Odds are, you know of John Green. His latest novel, The Fault In Our Stars, currently tops the New York Times Bestseller List for young adult fiction. He's a host of mental_floss on YouTube, the host of the Crash Course humanities series, and a semi-professional FIFA player. He's also one half of the Vlogbrothers, one of the most popular and long-standing channels on YouTube, and the nexus of the community known as Nerdfighters.
With thousands of videos under his belt, he's covered a lot of topics, and one that particularly fascinates him is the American health care system. In his most recent video, he laid out one of the best defenses of both capitalism and the need for health care reform that I've seen made. He begins by laying out, in clear and engaging terms, why capitalism works. But he makes the key point that capitalism only does its job in an environment where people are safe to innovate, which is where health care comes in. The problem is that our current health care system doesn't encourage entrepreneurship. And in the end, when the government provides the health care that creates a safe environment in which capitalism can thrive, we all benefit.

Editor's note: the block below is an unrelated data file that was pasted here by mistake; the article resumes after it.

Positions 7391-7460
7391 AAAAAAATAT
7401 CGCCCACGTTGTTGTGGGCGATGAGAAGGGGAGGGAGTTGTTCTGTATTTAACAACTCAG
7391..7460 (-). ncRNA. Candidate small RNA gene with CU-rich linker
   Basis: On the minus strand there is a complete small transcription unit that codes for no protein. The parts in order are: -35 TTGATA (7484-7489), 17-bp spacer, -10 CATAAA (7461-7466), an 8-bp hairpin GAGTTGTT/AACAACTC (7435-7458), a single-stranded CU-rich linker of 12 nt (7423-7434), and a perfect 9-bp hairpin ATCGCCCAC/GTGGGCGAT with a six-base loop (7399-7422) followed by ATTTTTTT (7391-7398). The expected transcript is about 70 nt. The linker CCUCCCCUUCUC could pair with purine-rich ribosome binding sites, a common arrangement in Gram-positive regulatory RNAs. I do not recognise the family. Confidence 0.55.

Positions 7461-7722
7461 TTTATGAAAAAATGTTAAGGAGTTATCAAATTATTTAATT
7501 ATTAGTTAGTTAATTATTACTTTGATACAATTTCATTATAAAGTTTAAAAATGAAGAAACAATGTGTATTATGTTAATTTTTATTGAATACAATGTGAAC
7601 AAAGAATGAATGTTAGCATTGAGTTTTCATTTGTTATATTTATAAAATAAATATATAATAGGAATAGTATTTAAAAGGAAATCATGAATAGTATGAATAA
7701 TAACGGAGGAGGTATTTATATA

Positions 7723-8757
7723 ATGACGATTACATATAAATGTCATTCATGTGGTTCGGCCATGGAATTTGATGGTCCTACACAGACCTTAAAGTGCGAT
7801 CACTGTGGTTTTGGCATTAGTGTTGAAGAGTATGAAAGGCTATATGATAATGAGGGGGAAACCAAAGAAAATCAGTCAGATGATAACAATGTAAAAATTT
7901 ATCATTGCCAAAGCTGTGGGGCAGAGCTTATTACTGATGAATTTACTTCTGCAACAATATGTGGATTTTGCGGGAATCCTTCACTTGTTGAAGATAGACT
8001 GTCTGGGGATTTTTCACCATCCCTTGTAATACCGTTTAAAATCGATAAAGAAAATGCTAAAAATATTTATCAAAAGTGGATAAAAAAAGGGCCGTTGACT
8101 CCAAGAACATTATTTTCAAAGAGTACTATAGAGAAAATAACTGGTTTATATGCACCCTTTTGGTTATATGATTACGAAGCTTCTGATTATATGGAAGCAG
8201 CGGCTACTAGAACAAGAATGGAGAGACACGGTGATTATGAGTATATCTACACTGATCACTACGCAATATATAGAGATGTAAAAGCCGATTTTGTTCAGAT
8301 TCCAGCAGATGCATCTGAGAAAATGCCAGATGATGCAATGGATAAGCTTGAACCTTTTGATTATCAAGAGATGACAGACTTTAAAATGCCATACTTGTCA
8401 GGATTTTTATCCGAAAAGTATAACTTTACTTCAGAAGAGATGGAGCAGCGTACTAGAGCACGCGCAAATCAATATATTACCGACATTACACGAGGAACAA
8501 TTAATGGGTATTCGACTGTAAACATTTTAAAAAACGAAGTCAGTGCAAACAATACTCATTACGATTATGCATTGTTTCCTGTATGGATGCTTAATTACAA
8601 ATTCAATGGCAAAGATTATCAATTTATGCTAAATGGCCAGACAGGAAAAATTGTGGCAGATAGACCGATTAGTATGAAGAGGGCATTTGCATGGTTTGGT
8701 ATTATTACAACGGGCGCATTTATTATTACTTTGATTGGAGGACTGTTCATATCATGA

The capitalist case for health care reform centers on the idea that it is the job of free markets to create innovative new things and drive prices down through competition. And it is the job of our health care system to facilitate that and allow the markets to create, as Green puts it, "free pizza." But it's terrible at doing that, because instead of investing their time and effort and resources into activities that create awesome new things and grow the economy, people are driven to choose the options that offer them health insurance, like joining a big company or remaining a full-time student, and invest their time and effort and resources into the "I don't want to go bankrupt if I fall off a ladder" fund. What government-provided health care does is empower the entrepreneurs and innovators who drive the growth of our economy to actually do so, instead of having to worry about finding health insurance.
There are lessons to learn here for all of us. For the conservatives among us, the video lays out how our current health care system is dragging down our economy, and stifling the very things that conservatives are trying to promote. For the liberals, including myself, it shows us that fiscal conservatives have very relevant points on how the economy works, and do care about making life better for everyone. When we listen to each other, think about the real-world consequences of what we do, and make our decisions based on what is actually going to work, we can come up with solutions. John's traditional advice rings true: Don't forget to be awesome.